UI16: The Business Case for UX

by Luke Wroblewski November 8, 2011

At the User Interface 16 Conference in Boston, Brandon Schauer outlined where user experience professionals should apply their efforts in order to have a measurable impact in their organizations. Here are my notes from his The Business Case for (or Against) UX presentation:

  • There is no reason for a company to support a great experience unless it makes money. If there is no economic incentive, it either can’t exist (unsustainable) or it’s art.
  • Tesco (grocery chain in South Korea) wanted to sell more without investing in lots of new real estate. They created a display wall of grocery items that allowed people to use smartphones to interact with a set of QR codes for products, when scanned and purchased those products would be delivered to their homes.
  • This experience is a number of attributes that make it worth investing in: Integrated and scalable. It’s useful & it works. A few technical touch points. Low risk, big learning. Those are the business reasons behind the experience.
  • User experience needs to be sold to business owners so they can invest. It can’t just focus on the end customer.
  • 95% of companies say they are customer focused, 80% say they deliver a superior experience. But only 8% of customers agree these companies deliver super experiences.
  • Most companies start with their systems, on which they build processes, which turn into touch-points, interactions, and finally an experience. In the customer’s mind, the experience is the product.

Why Invest in Experience?

  • All customer experiences can be modeled as a funnel: awareness to entry to engagement to action. Traditional ad spends are used to drive awareness but fade quickly. Digital user experiences are highly measurable and long-lasting.
  • Currently traditional ad spends are estimated at $28 billion and digital user experiences are estimated at $250 million (in 2008). This seems like the wrong ratio.
  • Service anticipation gap: the loss of future potential revenues and wasted ad spend when a service doesn’t meet or exceed the expectations set with the customer. This can be overcome by customer acquisition and adoption rates.
  • Capture lost revenue from the service anticipation gap by applying a portion of ad spends on the optimization and creation of a service. This is the business case for user experience.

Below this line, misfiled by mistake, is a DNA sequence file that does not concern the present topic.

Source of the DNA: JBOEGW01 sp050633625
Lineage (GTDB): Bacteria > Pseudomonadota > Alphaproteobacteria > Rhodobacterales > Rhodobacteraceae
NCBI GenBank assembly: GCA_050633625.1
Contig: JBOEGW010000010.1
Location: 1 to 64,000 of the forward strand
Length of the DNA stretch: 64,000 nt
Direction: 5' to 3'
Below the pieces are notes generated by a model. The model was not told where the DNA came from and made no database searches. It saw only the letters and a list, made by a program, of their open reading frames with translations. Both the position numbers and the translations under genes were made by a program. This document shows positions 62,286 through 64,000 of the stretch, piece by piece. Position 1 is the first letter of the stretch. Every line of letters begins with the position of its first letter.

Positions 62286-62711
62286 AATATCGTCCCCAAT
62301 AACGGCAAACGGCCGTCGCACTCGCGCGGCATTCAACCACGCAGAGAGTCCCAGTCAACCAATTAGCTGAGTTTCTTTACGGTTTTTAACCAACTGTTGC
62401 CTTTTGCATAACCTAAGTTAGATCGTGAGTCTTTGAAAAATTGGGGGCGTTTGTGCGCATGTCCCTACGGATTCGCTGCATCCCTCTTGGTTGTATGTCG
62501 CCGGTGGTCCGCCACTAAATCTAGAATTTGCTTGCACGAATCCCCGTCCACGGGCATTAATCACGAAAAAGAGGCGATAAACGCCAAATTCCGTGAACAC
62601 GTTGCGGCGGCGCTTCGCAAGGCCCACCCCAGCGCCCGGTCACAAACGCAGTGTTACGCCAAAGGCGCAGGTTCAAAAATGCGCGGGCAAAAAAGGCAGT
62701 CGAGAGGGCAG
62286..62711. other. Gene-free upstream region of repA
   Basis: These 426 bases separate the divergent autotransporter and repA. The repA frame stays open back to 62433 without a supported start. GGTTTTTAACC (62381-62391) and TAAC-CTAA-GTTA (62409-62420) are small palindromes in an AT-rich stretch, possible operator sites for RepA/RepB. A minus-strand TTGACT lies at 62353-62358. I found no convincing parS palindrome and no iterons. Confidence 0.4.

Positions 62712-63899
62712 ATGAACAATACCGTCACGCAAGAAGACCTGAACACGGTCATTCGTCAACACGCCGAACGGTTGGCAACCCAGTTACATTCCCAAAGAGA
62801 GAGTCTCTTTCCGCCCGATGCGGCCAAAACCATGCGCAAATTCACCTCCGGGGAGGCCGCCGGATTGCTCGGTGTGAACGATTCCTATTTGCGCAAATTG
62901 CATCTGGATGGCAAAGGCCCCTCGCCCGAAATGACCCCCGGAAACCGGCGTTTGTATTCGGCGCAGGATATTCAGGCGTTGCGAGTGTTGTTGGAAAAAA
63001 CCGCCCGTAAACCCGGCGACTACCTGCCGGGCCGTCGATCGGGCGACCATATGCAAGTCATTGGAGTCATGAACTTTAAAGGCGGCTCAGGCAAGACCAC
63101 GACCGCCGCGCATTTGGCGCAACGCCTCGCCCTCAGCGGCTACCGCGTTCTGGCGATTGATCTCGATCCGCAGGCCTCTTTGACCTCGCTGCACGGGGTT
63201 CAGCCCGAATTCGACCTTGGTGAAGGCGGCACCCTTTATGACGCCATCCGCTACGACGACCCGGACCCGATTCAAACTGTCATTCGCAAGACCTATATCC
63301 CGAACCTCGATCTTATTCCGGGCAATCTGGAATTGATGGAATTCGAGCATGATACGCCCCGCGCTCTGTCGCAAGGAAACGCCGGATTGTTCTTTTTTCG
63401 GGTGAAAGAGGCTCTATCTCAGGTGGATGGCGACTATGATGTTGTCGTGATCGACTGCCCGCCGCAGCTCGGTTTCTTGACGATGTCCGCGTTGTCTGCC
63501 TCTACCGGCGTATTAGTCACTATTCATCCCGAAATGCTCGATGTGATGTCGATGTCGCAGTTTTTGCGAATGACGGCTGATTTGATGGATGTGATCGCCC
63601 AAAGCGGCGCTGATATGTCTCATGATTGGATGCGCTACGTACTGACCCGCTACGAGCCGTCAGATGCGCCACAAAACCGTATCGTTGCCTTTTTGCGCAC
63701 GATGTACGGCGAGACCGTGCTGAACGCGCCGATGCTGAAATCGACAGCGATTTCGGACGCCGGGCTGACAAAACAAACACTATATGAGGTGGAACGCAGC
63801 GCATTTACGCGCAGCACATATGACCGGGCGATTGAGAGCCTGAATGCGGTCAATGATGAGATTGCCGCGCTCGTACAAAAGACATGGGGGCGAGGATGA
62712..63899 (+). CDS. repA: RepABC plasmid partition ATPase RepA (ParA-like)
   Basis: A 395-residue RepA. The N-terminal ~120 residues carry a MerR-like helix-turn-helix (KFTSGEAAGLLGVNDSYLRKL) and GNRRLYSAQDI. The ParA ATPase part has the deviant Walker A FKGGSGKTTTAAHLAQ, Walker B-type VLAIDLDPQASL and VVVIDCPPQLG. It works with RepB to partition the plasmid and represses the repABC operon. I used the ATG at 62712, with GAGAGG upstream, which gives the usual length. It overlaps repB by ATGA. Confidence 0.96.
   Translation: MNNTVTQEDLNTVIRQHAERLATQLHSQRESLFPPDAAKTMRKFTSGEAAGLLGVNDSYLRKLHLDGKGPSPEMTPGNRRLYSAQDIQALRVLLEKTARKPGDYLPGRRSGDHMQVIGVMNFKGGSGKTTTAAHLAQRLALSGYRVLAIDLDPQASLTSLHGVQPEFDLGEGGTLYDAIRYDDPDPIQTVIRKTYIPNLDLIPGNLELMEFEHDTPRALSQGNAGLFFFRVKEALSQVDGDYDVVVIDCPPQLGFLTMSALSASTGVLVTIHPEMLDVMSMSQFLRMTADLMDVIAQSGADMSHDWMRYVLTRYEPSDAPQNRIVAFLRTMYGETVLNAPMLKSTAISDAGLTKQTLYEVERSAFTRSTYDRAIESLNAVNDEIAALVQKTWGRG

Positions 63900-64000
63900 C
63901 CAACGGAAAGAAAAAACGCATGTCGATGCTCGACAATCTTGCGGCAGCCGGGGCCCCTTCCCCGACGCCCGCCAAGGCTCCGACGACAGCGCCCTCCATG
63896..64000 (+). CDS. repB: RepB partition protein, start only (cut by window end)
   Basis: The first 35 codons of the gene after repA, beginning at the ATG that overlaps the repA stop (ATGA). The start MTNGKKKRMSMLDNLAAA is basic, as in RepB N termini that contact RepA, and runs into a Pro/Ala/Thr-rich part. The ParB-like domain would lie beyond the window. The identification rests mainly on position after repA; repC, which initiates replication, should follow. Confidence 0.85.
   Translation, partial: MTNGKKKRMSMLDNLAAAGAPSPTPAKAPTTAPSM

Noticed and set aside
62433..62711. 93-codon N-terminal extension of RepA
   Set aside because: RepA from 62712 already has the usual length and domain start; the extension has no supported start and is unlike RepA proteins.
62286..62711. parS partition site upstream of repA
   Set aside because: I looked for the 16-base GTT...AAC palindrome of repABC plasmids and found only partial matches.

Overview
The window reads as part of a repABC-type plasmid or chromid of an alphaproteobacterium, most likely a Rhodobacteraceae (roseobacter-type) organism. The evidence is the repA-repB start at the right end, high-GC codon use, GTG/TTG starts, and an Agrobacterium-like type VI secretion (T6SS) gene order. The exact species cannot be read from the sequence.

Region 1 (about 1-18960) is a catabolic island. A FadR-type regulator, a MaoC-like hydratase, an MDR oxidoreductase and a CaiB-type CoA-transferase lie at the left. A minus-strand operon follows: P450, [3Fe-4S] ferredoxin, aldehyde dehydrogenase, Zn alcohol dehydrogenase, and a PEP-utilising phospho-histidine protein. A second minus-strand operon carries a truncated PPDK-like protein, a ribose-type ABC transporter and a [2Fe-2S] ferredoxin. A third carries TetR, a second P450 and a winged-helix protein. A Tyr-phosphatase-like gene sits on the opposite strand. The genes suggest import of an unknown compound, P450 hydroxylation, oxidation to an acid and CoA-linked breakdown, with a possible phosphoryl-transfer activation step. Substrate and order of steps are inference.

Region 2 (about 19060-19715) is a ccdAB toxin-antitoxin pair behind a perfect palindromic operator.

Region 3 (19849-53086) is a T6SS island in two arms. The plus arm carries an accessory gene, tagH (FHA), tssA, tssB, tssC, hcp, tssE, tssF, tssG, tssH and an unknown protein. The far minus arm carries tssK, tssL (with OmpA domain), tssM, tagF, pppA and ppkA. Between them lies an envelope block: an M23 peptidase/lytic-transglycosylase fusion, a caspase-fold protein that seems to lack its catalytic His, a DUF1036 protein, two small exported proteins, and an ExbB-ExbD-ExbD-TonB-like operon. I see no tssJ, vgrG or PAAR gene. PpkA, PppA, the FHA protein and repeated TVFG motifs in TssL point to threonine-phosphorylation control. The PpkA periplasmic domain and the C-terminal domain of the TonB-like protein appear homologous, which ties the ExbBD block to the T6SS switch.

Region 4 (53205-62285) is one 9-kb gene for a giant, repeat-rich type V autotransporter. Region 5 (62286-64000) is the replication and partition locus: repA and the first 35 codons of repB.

• Ascending critical factors of UX: value, systematic, adoptable, measured, and lean.
  • Value: how we interact with people can change the economics of a business. If we don’t get the economics right we waste time and credibility pushing for experiences that simply can’t be supported.
  • Systematic: need to understand how the system works.
  • Adoptable: people adopt new things for five reasons. Relative advantage: is it better than what I use now. Compatibility: does it work with what I have now? Complexity: is the time required to figure out how to use it extensive? Trial-ability: can I try it out before I commit to it? Observability: can I watch someone else use it to know what it’s good for?
  • Measured: don’t try to solve every problem focus instead on a few sensible touch points.
  • Lean: low risk, big learning. Build, measure, learn. How efficiently can we get to learning?
  • Know the initiative: what is the project being asked to do? What existing capabilities do you have and what capabilities do you need? What existing customers to do you have and what new ones do you need?

Tools

  • Propositions: define how to introduce the service; why to pay attention. Propositions convey to customers why they should engage. They can be found and honed through strategy prototypes.
  • Return on behavior: what is the value of a customer engaging in a desired behavior? We can tie behaviors to financial returns. Look at opportunity and how it maps to behaviors and their expected value. We can build strategies and design to improve the return on behavior.
  • Peaks: the memorable moment in an experience matching organizational strengths with customer needs. We don’t remember an entire experience we remember the peaks, troughs, and ends. You don’t want an evenly good experience, instead embellish what you do really well. Find what you do better than others.
  • Journeys: the experience of the customer from their perspective. Think about all the steps they go through as part of their experience with an organization.
  • Blueprints: how is the experience supported by systems and people across time? Can include high and low points, ongoing maintenance, and more.
  • Principles: how do we make sure all our interactions align with the brand promise of a service? Principles are the guidelines for the interaction of a service.
  • Ramps: helping customers transition to adoption and new behaviors. Why people adopt new things hasn’t changed and won’t change. Need to understand where people fall down during the flow.
  • Evidence: show customers that the experience is measurably better.
  • Know the business, know the initiative, and know the right tool.
  • How much are people losing because of the service anticipation gap? Take a small portion of that spend and move it to the optimization and creation of new services. Create a little less awareness but more throughput. Know the business strategy and connect to it. Know the value of your initiative. Pick the right tools to make your case.
  • Don’t confuse being passionate with being right. Pick the right places to invest time and effort in order to drive better UX.